Accordingly, marriage is reflective of Christ’s relationship with His church and as such, is not a matter of “indifference” to Him, as Miller suggested, but rather has meaning beyond any other earthly institution—it is holy. In a Spirit-guided Christian marriage, the bride and groom mirror in many ways the relationship Christ has with His church. As noted in Ephesians 5:21-25:
Submit to one another out of reverence for Christ. For wives, this means submit to your husbands as to the Lord. For a husband is the head of his wife as Christ is the head of the church. He is the Savior of his body, the church. As the church submits to Christ, so you wives should submit to your husbands in everything.
For husbands, this means love your wives, just as Christ loved the church. He gave up his life for her.
Therefore, whatever two persons of the same sex wish to call their mutual relationship—partnering, co-habiting, or sharing a household—one thing is certain: It is not a marriage in the biblical sense nor in common sense.
COMPARING SLAVERY TO THE ISSUE OF GAY RIGHTS
Another fallacy of the gay rights movement is comparing America’s experience with slavery with the battle for gay rights. Miller accuses opponents of same-sex “marriage” of using Scripture “as the foundation for their objections,” in similar fashion as 19th-century supporters of slavery. Jon Meacham states this case most succinctly: “The analogy with race is apt, for Christians in particular long cited scriptural authority to justify and perpetuate slavery with the same certitude that some now use to point to certain passages in the Bible to condemn homosexuality and to deny the sacrament of marriage to homosexuals. This argument from scripture is difficult to take seriously.”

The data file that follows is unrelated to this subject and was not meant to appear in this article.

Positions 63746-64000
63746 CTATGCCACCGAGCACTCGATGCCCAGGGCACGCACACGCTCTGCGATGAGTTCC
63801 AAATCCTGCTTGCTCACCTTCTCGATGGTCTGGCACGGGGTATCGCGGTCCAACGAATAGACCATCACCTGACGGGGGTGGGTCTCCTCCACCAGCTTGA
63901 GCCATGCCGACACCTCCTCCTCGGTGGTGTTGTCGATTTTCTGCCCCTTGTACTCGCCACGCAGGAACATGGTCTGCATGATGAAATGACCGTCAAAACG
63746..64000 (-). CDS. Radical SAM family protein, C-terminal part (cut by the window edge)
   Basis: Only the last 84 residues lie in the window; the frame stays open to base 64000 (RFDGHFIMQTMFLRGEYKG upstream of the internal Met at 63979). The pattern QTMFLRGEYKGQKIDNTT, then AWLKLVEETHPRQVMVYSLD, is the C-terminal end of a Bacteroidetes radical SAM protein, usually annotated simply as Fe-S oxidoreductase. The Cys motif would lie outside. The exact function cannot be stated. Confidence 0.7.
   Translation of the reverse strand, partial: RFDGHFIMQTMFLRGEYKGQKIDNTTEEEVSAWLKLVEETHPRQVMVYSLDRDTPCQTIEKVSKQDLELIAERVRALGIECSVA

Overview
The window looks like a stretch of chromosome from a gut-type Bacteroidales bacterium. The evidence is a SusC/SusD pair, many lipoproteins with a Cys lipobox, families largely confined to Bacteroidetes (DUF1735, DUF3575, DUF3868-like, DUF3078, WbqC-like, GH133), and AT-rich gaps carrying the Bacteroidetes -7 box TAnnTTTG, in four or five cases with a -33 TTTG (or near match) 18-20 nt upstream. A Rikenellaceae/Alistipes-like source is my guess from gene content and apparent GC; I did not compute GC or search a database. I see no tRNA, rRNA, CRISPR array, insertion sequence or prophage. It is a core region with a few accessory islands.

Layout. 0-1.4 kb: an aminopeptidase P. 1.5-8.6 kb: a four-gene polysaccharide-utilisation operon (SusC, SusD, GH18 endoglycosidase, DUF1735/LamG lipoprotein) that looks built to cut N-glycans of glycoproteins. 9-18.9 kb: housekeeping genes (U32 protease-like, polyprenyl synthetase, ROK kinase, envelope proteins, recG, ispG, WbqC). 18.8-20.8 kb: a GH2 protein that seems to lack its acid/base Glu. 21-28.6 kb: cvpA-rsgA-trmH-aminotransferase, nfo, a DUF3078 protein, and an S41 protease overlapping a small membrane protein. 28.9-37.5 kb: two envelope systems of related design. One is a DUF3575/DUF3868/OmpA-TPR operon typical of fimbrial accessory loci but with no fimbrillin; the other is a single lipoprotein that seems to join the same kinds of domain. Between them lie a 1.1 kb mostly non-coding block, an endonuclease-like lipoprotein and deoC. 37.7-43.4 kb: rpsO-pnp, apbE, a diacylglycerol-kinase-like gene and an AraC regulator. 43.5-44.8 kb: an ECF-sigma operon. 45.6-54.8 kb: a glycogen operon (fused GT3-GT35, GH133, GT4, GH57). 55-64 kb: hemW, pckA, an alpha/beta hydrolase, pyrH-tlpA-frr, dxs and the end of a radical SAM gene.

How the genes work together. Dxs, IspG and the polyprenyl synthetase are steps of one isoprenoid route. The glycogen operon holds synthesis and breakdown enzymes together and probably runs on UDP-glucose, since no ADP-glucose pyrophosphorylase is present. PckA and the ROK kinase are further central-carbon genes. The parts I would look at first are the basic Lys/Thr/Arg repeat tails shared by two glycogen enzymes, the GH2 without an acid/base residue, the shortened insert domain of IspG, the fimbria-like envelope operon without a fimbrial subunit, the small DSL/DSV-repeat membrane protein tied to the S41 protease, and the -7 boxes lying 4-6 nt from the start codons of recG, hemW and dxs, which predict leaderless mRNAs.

The difference is that Scripture does not support slavery and recognizes it as evil, although it was a reality of the times. Persons who looked to the Bible for support on this issue were guilty of the same proof texting as Miller and Meacham. Paul states the biblical view quite clearly in 1 Timothy 1:8-10:
We know that the law is good if one uses it properly. We also know that law is made not for the righteous but for lawbreakers and rebels, the ungodly and sinful, the unholy and irreligious; for those who kill their fathers or mothers, for murderers, for adulterers and perverts, for slave traders and liars and perjurers—and for whatever else is contrary to the sound doctrine that conforms to the glorious gospel of the blessed God, which he entrusted to me.